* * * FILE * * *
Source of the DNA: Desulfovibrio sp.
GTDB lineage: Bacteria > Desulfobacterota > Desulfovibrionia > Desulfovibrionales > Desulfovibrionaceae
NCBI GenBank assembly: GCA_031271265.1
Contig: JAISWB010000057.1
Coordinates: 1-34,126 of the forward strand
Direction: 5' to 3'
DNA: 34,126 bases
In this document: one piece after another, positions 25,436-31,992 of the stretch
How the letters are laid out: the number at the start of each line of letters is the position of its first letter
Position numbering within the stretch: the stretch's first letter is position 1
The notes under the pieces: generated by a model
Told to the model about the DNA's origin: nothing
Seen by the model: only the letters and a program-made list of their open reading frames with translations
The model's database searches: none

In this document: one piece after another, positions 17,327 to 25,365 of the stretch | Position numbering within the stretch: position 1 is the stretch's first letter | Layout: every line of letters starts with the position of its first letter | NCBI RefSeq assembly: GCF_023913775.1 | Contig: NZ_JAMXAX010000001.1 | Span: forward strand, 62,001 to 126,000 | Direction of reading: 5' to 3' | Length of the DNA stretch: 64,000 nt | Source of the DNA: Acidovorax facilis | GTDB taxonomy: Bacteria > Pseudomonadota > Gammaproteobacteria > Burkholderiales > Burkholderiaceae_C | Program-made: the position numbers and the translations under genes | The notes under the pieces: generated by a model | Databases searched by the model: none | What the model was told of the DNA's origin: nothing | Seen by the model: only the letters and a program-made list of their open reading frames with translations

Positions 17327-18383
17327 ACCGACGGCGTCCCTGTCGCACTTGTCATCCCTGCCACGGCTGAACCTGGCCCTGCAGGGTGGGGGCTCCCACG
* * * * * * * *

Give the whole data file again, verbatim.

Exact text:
Source of the DNA: Desulfovibrio sp.
GTDB lineage: Bacteria > Desulfobacterota > Desulfovibrionia > Desulfovibrionales > Desulfovibrionaceae
NCBI GenBank assembly: GCA_031271265.1
Contig: JAISWB010000057.1
Coordinates: 1-34,126 of the forward strand
Direction: 5' to 3'
DNA: 34,126 bases
In this document: one piece after another, positions 25,436-31,992 of the stretch
How the letters are laid out: the number at the start of each line of letters is the position of its first letter
Position numbering within the stretch: the stretch's first letter is position 1
The notes under the pieces: generated by a model
Told to the model about the DNA's origin: nothing
Seen by the model: only the letters and a program-made list of their open reading frames with translations
The model's database searches: none

In this document: one piece after another, positions 17,327 to 25,365 of the stretch | Position numbering within the stretch: position 1 is the stretch's first letter | Layout: every line of letters starts with the position of its first letter | NCBI RefSeq assembly: GCF_023913775.1 | Contig: NZ_JAMXAX010000001.1 | Span: forward strand, 62,001 to 126,000 | Direction of reading: 5' to 3' | Length of the DNA stretch: 64,000 nt | Source of the DNA: Acidovorax facilis | GTDB taxonomy: Bacteria > Pseudomonadota > Gammaproteobacteria > Burkholderiales > Burkholderiaceae_C | Program-made: the position numbers and the translations under genes | The notes under the pieces: generated by a model | Databases searched by the model: none | What the model was told of the DNA's origin: nothing | Seen by the model: only the letters and a program-made list of their open reading frames with translations

Positions 17327-18383
17327 ACCGACGGCGTCCCTGTCGCACTTGTCATCCCTGCCACGGCTGAACCTGGCCCTGCAGGGTGGGGGCTCCCACG